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Trump Salutes North Korea

Insights, analysis and must reads from CNN's Fareed Zakaria and the Global Public Square team, compiled by Global Briefing editor Jason Miks.

The briefing is being guest-edited by the GPS team this week.

June 14, 2018

Trump Salutes North Korea

Footage released today from the Singapore Summit is causing a firestorm in the United States. In it, a North Korean general "first salutes Trump, to which the president salutes back, before shaking his hand," reports Rebecca Morin for Politico. Moreover, North Korean leader "Kim is seen smiling in the background of the interaction."
 
"United States presidents typically do not salute military officials with adversarial nations. Washington and Pyongyang currently have no formal diplomatic relationship, and North Korea is still technically at war with South Korea, a key U.S. ally."
 
Among the critics was one retired U.S. Major General who "called Trump's salute 'wholly inappropriate.'"
 
President Obama faced criticism from conservatives for bowing to Japanese Emperor Akihito and then again for bowing to King Abdullah of Saudi Arabia in 2009, Morin reminds. "Conservatives said the move displayed weakness from the U.S. on the world stage."
 
Trump himself once railed about the Obama-Abdullah interaction, tweeting "do we still want a President who bows to Saudis and lets OPEC rip us off?"
 
The Trump salute was captured on film by North Korean media and aired in a documentary on state television, reports Adam Taylor for The Washington Post.
 
"This is a moment that will be used over and over in North Korea's propaganda as 'proof' that the American president defers to the North Korean military," said one North Korea expert Taylor consulted. "It will be treated as a military victory by the North Koreans."
 

The Bombardment of Yemen –
and US responsibility

 

Saudi Arabia and the United Arab Emirates bombarded the Al Hudaydah port in Yemen against UN objections yesterday. The port is crucial to the supply of humanitarian aid to the country, embroiled in conflict between the government and Houthi rebels.
 
But it's not just the Saudi coalition that's under fire. Critics are also attacking the complicity of the British and Americans, key Saudi allies and weapons suppliers.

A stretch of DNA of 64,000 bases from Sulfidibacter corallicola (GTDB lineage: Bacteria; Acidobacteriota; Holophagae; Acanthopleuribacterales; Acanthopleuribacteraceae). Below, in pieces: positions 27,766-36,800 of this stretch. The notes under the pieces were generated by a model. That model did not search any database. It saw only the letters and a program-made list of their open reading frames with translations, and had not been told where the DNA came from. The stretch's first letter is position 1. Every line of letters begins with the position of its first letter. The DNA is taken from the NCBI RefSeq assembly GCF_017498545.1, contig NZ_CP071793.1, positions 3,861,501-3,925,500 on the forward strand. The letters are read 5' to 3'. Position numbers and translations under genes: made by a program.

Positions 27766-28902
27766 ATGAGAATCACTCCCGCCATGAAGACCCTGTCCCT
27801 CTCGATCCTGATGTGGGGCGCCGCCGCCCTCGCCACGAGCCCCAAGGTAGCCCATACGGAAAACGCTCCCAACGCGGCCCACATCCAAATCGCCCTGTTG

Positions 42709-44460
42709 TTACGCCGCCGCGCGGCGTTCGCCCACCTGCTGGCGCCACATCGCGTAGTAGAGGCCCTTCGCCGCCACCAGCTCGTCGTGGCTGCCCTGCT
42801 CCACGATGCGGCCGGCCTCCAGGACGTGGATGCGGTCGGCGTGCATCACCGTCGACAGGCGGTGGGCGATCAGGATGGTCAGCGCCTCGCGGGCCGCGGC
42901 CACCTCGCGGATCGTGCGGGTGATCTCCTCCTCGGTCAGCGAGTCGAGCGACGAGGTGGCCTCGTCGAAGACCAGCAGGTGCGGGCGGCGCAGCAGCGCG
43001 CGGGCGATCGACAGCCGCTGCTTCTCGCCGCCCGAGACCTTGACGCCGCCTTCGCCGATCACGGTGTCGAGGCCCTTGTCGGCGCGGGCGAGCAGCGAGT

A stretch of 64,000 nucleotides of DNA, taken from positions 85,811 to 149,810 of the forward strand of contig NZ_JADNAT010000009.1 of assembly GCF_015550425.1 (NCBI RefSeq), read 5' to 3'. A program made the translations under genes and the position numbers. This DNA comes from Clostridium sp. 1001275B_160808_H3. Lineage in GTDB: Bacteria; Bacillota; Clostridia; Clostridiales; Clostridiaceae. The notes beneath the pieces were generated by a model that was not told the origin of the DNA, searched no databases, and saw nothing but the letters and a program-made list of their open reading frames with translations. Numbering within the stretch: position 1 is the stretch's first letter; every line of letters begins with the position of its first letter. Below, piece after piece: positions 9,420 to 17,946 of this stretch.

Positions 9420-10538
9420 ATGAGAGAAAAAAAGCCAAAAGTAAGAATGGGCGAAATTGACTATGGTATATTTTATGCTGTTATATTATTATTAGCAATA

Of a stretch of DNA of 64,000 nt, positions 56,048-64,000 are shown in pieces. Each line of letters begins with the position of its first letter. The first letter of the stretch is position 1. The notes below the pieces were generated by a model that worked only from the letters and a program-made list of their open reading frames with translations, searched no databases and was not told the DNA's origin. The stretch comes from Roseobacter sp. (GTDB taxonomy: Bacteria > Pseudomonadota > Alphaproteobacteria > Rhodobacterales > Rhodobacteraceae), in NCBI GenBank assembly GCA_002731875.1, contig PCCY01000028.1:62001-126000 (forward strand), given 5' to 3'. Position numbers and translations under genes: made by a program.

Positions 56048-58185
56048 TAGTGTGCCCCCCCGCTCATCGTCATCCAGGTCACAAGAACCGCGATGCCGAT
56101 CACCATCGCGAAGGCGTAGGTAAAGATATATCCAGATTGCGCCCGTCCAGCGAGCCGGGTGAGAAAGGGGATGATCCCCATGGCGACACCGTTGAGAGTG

The New York Times editorial board has urged the Trump administration to make "clear that an attack on Al Hudaydah is a disaster. Arms sales and perhaps other military assistance should be suspended," in favor of a UN-led cease fire and peace settlement.
 
"In 2015, the Saudi-led coalition, with President Barack Obama's backing, launched airstrikes against the Houthi forces." Since then, "President Trump has emboldened Saudi and Emirati leaders" and enabled weapons sales, the NYT says. 
 
Britain has its share of responsibility, too, writes Andrew Mitchell for The Guardian: "we are complicit in this attack. It is part of the coalition that supports Saudi Arabia in its war in Yemen."
 

More Winning for Beijing – This Time in the Middle East
 

"As the Middle East becomes ever more unstable, a surprising victor may be emerging: China," Daniel Kliman and Abigail Grace argue in Foreign Policy"Increased trade and investment, invigorated diplomatic exchanges, and expanded military ties are gradually transforming China's position in the Middle East."
 
As the United States has "reduced its dependence on foreign oil, China's energy imports from the region have surged," and the country remains "among the top three importers from Saudi Arabia, Iraq, and Iran."
 
Even Iran—alienated by President Trump's withdrawal from the Iran nuclear deal—has found a friend in China, which has become the country's "No. 1 trading partner." Last year, "China-Iran trade exceeded $37 billion." 
 
Iranian-Chinese collaboration is not just economic. "In June 2017, China and Iran conducted a joint naval exercise" and, Kliman and Grace suggest, through its investments in infrastructure in the area, "China could ultimately seek to obtain military access in the region."
 

Another Great Big Summit…
 

China's "supercomputers" have been outperforming their American counterparts since 2013. But the United States' 4-year losing streak has officially ended.
 
The Summit is a $200 million, 340 ton machine built by the Department of Energy that is capable of "200 petaflops—200 million billion calculations a second," reports Martin Giles for the MIT Technology Review. "To put that in context, everyone on earth would have to do a calculation every second of every day for 305 days to crunch what the new machine can do in the blink of an eye."
 
But this supercomputer is more than a math whiz. The Summit will be put to work identifying "possible relationships between genes and cancer" and "genetic traits that could predispose people to opioid addiction and other afflictions."
 
If the 200 petaflop calculator sounds improbably fast, experts say it's just a step towards the next lightning-fast machine: both the US and China are racing towards the next generation of supercomputer, which could crunch out a whole "exaflop"—that's a billion billion—calculations per second.
 

 

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